Forts and Castle in Ghana

The castles and forts of Ghana can be referred to as treasures to the legacy of the historic past of the gold coast, now modern-day Ghana and the entire of Africa and the world at large. There are a lot and forts and castles in Ghana that a lot of people do not know about that is why this piece is targeted at educating you on some prominent forts and Castles in Ghana you shouldknow.

Most of these Forts and Castles came from Europe – Portuguese, Dutch, French, Britons, Brandenburg-Prussians, Danes and Swedes with the sole purpose of cross Atlantic trade of species, gold and other rare valuables to the slave trade. For several centuries, European masters and native African servants lived and worked in these buildings. These castles were used as warehouses teamed with gold and ivory export products as well as African slaves destined for auction in the New World. The survivors of this slavery era later become ancestors to future generations of black populations in European Countries.

Through the struggle to win back the African soul and way of life, these historic buildings were no respecters of persons and extraordinary history was made. The Elmina held the Asante King as a prisoner in all his splendour during the first stage of his forced exile from the Ashanti kingdom. Hence, Ghana and other countries of the Western hemisphere and elsewhere constitute stakeholders with an interest in ensuring the preservation of these historic castles and forts and the history it holds. Recognizing their unique place in world history, the World Heritage Convention of UNESCO has designated Ghana’s castles and forts as World Heritage Monuments.

Here is a list of some Castles and Forts in Ghana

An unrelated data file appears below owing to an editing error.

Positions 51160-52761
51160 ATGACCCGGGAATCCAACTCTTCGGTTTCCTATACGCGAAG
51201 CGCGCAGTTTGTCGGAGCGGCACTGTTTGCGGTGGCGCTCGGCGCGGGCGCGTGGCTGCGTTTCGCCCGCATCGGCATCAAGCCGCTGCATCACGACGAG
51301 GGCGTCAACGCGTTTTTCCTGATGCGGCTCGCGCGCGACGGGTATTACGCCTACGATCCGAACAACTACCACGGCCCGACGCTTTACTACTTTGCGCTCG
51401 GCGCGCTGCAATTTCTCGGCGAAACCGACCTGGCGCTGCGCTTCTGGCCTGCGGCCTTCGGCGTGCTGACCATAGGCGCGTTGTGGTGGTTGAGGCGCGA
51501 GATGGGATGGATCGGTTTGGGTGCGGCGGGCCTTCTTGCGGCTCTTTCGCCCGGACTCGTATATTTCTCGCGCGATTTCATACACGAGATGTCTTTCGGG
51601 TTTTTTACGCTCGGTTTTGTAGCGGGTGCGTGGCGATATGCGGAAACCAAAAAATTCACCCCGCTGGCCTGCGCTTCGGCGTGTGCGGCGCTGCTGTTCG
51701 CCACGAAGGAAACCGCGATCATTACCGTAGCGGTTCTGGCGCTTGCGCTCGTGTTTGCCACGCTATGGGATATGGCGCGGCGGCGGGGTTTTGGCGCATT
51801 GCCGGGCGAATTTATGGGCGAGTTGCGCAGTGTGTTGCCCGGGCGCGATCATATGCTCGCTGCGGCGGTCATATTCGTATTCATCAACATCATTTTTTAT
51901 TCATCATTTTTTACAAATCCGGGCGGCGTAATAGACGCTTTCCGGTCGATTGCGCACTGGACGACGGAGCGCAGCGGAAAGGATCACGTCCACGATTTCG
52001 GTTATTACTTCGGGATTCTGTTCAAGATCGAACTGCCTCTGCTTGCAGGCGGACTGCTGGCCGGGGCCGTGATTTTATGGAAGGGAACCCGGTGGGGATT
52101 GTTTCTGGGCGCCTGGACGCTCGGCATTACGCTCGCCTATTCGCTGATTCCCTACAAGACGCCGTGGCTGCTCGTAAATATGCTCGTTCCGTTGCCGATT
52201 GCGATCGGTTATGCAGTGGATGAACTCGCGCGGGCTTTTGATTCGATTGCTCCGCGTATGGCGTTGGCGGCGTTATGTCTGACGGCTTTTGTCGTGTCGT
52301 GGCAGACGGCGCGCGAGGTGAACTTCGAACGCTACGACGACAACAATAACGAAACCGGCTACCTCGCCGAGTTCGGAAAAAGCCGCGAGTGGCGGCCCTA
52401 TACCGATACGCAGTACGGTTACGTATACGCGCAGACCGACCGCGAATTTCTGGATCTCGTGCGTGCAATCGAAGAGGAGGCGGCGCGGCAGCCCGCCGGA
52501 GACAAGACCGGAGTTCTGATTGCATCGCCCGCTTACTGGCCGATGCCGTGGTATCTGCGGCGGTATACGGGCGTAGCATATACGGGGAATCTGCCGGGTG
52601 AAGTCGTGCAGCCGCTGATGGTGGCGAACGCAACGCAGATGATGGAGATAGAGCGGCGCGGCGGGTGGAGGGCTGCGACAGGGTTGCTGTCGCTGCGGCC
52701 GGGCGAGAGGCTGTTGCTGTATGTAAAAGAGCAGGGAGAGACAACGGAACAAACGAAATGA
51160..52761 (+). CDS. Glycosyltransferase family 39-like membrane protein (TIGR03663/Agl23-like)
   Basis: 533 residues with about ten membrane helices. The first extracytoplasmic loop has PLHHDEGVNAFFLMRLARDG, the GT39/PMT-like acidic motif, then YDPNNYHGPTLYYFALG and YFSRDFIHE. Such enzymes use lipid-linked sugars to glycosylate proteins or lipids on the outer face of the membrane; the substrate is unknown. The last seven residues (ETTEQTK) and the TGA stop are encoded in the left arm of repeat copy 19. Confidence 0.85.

1. Elmina Castle

Situated along the Coastal belt of Cape coast is the esteemed Elmina Castle. Elmina Castle or Saint George’s Castle is the oldest Castle in Ghana and the entire continent of Africa. The Castle was constructed in 1482 by the Portuguese. The Elmina was driven from the portages word “A mina” meaning a gold mine, due to the accent of the gold coast people, they pronounced it’s as Elmina. the castle is the first of all the forts/castles and the only oldest European building in the area and west Africa. Elmina Castle also played a big role in gold trading but later became a hub for the slave trade in West Africa. It was captured from the Portuguese in 1637 by the Dutch. They also constructed Fort Coenraadsburg on top of the hill just 500 meters away as extra protection and barracks for the soldiers.

Elmina Castle was established before Cape Coast Castle around a fishing village port. The village, before the slave trade thrived, was a hub of commercial and social activity centring around a fort that had been built by the Portuguese. As the need for slaves was becoming more apparent, the castle was built in anticipation of the pending mass trafficking of the Black cargo. Even though the Portuguese may have been the ones who entered the slave enterprise on a mass scale, the British took over the castle from the Dutch and in addition built the Cape Coast Castle. In the middle courtyard, there is a church that is rare and cannot be found in any of the other slave forts in Ghana. The Church place is now being used as a Mausoleum to house the history and some artefacts like hand shackles. The dungeons could hold about 1500 slaves. The dungeons/rooms are small and it’s difficult and dehumanizing to imagine how 1500 people/slaves would be kept there.

2. Christianborg Castle

A Portuguese fortified house in 1500. The fort was taken by Swedes in 1652 and later taken by Danes in 1657. The Danes enlarged the fort into a castle and named it Christianborg after King Christian V of Denmark, in 1659. The castle was temporarily captured by the Dutch in 1660. Then Temporarily in Portuguese hands and called S. Francis Xavier, in 1679-83 and was reoccupied by Danes, in 1683. In 1693 the Akwamus retook the castle from Danes. The Castle was then enlarged within 1730 and 1780 and was Bought by Britain in 1850. The castle later fell victim to Damages by an earthquake in 1862 after which it was used as a lunatic asylum. The castle was renovated and used as the residence of the British Governor of Gold Coast, in 1877-1957. Residence of Prime Minister of Ghana and renamed Government House, Osu, in 1957. The Castle became the official residence of Dr. Kwame Nkrumah, First President of Ghana in 1960 and has since remained the Seat of Government.